Employment-Based Issues Addressed in Q&A Session
By Subhani & Subhani
U.S. Citizenship and Immigration Services (USCIS) responded to questions posed by the American Immigration Lawyers Association's liaison committee and released information in April 2008 regarding a number of matters. These include consideration of a multi-year Employment Authorization Document (EAD) and Advance Parole (AP) for travel, as well as the use of Form I-102 to correct I-94 cards, and other employment-based matters. There was mention of a possible regulation for the American Competitiveness in the Twenty First Century (AC21) Act, which allows for approval of employment-based adjustment of status applications through an employment offer other than the one contained in the labor certification and I-140, provided certain requirements are met. AC21 also affects H1 employees, allowing for extensions of the H1 status beyond the six-year maximum.
The USCIS is considering extending the duration of Employment Authorization Documents (EADs) beyond one year for applicants affected by employment-based visa retrogression. The proposal is being considered as part of an effort toward issuance of a combination EAD/AP document. There was no timetable established for a decision on this matter. Readers who rely upon their EAD and AP documents for work and travel are urged to renew them in a timely fashion, about 120 days before the expiration date to be safe. It is not advisable to wait for any potential changes in the regulations or policy. Until definite regulations are issued on the matter, readers should proceed as though the rules will remain unchanged.
USCIS has clarified that Form I-102 should be used to replace lost I-94 cards, regardless of whether they were issued by the USCIS (with an extension or change of status) or by an inspector of the Customs and Border Protection (CBP) at a U.S. Port of Entry. The wording on Form I-102 is a bit confusing in this regard, since it is not appropriate for use when requesting a correction of an I-94 determination made by CBP. The I-102 can be used to correct mistakes made either by the applicant or the USCIS. The filing fee must accompany the form if the request for a correction is due to an applicant's mistake. Any submission based on an alleged error by the USCIS should be accompanied by supporting evidence showing fault on the part of the department.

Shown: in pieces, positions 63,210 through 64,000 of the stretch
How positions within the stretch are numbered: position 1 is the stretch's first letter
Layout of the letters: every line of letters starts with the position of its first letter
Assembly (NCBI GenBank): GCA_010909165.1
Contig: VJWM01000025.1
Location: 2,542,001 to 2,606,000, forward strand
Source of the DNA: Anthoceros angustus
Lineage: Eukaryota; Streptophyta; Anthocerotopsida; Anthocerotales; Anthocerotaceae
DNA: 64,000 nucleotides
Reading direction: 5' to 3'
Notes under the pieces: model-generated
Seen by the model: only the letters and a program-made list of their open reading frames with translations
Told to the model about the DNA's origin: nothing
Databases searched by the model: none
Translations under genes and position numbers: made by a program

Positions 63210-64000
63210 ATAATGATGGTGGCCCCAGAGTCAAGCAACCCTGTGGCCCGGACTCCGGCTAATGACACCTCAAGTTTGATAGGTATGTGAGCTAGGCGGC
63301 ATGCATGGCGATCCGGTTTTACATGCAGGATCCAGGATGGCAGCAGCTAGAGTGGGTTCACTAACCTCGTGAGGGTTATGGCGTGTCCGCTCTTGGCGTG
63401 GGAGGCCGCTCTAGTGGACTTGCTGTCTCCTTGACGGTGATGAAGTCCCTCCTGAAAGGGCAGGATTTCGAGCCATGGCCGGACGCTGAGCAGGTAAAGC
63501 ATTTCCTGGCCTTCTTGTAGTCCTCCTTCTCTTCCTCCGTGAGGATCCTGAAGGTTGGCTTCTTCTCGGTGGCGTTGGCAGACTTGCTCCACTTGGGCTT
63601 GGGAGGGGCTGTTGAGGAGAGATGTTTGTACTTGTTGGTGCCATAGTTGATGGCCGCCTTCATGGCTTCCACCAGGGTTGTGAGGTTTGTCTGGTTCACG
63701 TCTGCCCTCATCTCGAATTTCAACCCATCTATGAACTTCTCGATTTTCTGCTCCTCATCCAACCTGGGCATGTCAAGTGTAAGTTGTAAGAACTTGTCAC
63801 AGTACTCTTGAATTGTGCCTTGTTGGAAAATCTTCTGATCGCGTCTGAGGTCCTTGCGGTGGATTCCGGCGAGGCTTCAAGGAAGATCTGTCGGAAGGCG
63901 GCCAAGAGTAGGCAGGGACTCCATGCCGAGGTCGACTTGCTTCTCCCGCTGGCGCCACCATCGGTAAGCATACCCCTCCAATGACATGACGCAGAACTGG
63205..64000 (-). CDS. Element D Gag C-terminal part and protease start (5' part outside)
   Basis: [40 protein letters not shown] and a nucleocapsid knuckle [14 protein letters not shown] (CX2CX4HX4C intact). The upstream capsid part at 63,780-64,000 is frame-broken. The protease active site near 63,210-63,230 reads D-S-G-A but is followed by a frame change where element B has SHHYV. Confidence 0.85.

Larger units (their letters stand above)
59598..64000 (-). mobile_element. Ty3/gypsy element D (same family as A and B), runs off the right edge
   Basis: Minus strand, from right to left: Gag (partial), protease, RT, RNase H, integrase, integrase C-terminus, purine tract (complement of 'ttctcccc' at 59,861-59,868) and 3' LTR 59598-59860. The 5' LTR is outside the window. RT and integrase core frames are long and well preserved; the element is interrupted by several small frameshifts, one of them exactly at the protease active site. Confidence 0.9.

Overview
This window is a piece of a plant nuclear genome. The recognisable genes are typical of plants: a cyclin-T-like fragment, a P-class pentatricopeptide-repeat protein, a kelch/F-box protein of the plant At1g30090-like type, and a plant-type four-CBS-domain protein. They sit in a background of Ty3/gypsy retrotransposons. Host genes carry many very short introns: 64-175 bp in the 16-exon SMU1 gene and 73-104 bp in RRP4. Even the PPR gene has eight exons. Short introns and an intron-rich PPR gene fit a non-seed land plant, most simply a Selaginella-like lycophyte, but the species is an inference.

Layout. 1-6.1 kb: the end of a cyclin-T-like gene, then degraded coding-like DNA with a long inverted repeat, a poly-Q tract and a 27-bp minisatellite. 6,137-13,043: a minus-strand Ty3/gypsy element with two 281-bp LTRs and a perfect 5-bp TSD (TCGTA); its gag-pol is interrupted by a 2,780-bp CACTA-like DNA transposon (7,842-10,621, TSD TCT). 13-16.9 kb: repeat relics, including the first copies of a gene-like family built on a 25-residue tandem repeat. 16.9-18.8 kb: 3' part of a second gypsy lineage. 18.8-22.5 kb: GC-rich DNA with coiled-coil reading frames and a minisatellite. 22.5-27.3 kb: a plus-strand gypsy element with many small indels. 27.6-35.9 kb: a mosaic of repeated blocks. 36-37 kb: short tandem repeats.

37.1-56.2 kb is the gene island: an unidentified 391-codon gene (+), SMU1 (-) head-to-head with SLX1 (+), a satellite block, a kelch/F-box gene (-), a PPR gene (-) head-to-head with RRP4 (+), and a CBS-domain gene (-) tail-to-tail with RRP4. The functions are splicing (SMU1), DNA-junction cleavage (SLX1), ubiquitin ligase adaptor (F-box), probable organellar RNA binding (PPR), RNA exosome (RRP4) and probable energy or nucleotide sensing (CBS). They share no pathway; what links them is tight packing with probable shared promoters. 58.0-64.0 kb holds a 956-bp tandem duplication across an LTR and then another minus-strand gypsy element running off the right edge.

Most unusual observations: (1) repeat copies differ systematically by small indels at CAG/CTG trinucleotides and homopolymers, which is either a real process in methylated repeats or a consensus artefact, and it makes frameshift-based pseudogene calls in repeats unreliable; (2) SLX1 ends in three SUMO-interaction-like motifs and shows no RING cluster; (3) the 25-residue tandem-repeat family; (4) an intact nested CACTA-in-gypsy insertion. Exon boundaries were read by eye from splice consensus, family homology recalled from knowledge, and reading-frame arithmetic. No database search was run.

It is subject to interpretation whether one who holds H-1 or L-1 status and who otherwise is maintaining that status can do so while also using an EAD to work in a part-time or other position. AILA outlined a number of arguments in support of allowing the EAD work while an individual also should be considered to be holding H1B or L-1 status. The USCIS is reviewing and considering this matter. We will update readers on USCIS’s response.
The liaison notes made brief reference to an AC21 regulation being under revision, with publication expected in the near future. AC21 became law in October 2000 and has been interpreted through a series of Legacy INS and USCIS memos, rather than regulations. There have been previous announcements of anticipated regulations on AC21, so it is unclear whether something is finally in the offing. We will provide details of any changes on AC21 as soon as they become available.
VISA DATES – JUNE 2008
1st 15Mar02 15Mar02
2A 15Jul03 15Jul03
2B 01Aug99 01Aug99
3rd 08Jun00 08Jun00
4th 01Feb97 22Aug97
1st Current Current
2nd 01Apr04 Current
3rd 01Nov01 01Mar06
Other 01Jan03 01Jan03
4th Current Current
5th Current Current
Enjoyed reading Khabar magazine? Subscribe to Khabar and get a full digital copy of this Indian-American community magazine.
blog comments powered by Disqus